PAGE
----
I have realized that the risk of frostbite while running barefoot has more to do with the surface temperature than the air temperature or wind chill. I have an IR thermometer that I use to check the surface temperature, but the surface changes over the course of the run and each surface can have very different temperatures, like dry roads compared to salty ice/slush on a sunny winter day.
I have signed up to run the Peterborough Half Marathon and the Around the Bay 30k so I will not only have to get through the winter uninjured, but I will have to increase my running to train for these races.
I have signed up with the Barefoot Runners Society . This is a good website that helps the few barefoot runners out there meet up and not feel so much like outcasts. So when a couple of members said they were going to run a race in Whitby I jumped at the chance. It would be the first race I have run with another barefoot runner.
The morning was -8ºC wind chill and even the walk from the car to pick up our race kits was uncomfortable. The terrain was mainly a rough asphalt trail and the cold temperatures made it feel even rougher. This race for me was not about time, but about teamwork. It was truly the company of my fellow barefoot runners that made this race a success for me. I finished in the humble time of 1:38 and my feet were in good shape.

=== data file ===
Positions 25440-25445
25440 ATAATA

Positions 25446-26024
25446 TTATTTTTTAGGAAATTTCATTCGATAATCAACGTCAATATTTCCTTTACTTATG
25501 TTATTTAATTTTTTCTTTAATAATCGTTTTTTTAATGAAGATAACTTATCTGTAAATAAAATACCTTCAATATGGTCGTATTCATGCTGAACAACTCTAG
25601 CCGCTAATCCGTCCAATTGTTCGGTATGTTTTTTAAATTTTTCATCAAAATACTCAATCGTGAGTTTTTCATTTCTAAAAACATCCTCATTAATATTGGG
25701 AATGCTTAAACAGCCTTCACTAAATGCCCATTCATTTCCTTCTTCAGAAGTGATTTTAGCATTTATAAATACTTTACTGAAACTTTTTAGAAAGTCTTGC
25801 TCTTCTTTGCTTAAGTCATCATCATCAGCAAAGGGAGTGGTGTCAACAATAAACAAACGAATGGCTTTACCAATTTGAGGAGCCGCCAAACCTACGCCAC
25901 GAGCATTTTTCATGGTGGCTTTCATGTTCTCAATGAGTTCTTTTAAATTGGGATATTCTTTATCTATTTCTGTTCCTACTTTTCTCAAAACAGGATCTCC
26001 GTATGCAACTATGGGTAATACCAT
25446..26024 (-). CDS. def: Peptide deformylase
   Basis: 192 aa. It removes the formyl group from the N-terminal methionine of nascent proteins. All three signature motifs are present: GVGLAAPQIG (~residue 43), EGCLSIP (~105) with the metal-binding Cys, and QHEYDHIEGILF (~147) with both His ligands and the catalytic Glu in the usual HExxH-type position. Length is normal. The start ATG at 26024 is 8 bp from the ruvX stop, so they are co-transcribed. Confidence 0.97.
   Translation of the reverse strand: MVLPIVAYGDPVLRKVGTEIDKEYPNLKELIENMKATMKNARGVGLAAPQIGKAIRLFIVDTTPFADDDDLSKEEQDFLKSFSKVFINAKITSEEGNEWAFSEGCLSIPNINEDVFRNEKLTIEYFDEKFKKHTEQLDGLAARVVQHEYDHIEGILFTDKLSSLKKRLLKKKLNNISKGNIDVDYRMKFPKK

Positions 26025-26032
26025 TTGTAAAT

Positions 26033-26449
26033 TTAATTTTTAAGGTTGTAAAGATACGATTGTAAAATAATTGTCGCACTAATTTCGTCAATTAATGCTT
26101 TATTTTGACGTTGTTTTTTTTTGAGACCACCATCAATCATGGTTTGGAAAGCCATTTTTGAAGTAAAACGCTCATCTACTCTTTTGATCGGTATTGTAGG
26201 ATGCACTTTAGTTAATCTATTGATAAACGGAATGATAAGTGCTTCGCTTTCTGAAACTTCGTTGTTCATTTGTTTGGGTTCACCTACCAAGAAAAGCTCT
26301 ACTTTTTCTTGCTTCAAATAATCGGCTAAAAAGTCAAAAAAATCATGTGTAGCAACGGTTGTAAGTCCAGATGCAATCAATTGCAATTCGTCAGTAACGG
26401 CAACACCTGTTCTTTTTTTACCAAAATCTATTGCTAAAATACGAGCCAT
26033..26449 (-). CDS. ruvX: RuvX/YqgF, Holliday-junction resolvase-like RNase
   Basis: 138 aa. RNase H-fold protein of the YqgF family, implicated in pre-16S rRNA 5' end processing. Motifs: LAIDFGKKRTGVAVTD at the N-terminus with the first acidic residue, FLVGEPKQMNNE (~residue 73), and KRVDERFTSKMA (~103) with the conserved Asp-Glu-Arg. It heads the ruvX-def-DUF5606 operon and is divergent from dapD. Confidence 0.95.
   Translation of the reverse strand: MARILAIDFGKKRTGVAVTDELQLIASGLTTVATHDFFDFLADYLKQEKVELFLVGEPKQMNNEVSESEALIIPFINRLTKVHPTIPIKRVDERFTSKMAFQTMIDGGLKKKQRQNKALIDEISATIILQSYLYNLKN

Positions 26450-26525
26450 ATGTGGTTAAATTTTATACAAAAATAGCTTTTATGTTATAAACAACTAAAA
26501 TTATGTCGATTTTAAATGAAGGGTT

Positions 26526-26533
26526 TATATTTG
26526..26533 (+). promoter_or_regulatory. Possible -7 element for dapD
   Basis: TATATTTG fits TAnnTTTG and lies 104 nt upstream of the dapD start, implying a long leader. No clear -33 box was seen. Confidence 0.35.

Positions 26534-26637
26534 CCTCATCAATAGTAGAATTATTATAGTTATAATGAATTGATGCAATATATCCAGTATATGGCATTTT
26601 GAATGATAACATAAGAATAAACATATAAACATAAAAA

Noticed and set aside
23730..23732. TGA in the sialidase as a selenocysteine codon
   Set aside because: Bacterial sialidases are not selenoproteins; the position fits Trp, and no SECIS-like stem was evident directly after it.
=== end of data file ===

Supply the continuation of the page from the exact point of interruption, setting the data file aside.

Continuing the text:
This was the farthest race I had run in that cold of temperature. So in the end, I had a good long barefoot run and a sense of accomplishment. Going out for lunch and socializing with my new friends made this a very good day for me.
At this point I want to repeat some information from a couple of my first posts to reflect on where I started and how far I’ve come so far.
When I was a child I enjoyed going barefoot but my feet were soft and sensitive. Unfortunately this meant I would wear shoes more than I wanted.
I found that I would sometimes get sores just from rough surfaces in the early summer but by the fall my feet were tougher, just in time to be wearing shoes permanently again. It seemed like a never ending cycle.
As I got older I realized that the shoes were “a crutch” and were really just keeping my feet weak and prone to injury. I searched the internet for information on the benefits of being barefoot and found a few good sites (more are popping up now that more people are discovering the benefits). One site I found promoted a book about barefoot hiking . I bought the book and decided to try that. There are a few rules to barefooting safely and you either learn them the easy way or the hard way.